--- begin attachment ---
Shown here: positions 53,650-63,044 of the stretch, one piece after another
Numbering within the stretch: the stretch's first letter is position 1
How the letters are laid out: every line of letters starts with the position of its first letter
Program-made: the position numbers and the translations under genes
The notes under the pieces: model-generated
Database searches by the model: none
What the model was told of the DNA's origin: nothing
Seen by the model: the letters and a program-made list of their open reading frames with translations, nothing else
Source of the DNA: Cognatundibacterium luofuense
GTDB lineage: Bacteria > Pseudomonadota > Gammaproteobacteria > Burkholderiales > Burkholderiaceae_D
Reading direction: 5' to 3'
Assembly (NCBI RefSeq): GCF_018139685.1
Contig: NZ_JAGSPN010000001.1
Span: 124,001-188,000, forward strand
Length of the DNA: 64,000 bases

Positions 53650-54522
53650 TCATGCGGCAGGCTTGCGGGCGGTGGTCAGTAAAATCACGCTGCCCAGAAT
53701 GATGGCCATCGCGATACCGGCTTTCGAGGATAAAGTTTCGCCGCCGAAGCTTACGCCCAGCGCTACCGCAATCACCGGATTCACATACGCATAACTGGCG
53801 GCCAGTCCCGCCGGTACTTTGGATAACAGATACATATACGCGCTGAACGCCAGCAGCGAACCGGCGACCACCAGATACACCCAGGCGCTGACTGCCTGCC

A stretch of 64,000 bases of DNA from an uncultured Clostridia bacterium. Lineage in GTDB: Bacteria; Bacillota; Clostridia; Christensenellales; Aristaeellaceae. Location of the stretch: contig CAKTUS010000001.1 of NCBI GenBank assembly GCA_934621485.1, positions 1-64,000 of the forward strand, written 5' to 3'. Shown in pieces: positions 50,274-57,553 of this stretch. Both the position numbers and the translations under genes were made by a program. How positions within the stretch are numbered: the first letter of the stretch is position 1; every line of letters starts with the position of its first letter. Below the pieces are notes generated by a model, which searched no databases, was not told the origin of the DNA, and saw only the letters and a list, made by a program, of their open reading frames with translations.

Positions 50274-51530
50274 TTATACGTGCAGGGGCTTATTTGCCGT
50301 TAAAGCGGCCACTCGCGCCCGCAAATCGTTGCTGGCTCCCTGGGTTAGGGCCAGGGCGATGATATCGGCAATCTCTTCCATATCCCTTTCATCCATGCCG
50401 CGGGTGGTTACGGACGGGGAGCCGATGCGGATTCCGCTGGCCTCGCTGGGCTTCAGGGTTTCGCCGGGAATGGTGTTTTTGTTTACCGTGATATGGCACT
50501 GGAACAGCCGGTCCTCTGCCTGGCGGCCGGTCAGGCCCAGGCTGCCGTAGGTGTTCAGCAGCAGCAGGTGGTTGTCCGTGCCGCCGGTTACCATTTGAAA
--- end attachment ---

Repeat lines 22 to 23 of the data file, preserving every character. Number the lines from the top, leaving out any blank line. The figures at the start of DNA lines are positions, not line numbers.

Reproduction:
50274 TTATACGTGCAGGGGCTTATTTGCCGT
50301 TAAAGCGGCCACTCGCGCCCGCAAATCGTTGCTGGCTCCCTGGGTTAGGGCCAGGGCGATGATATCGGCAATCTCTTCCATATCCCTTTCATCCATGCCG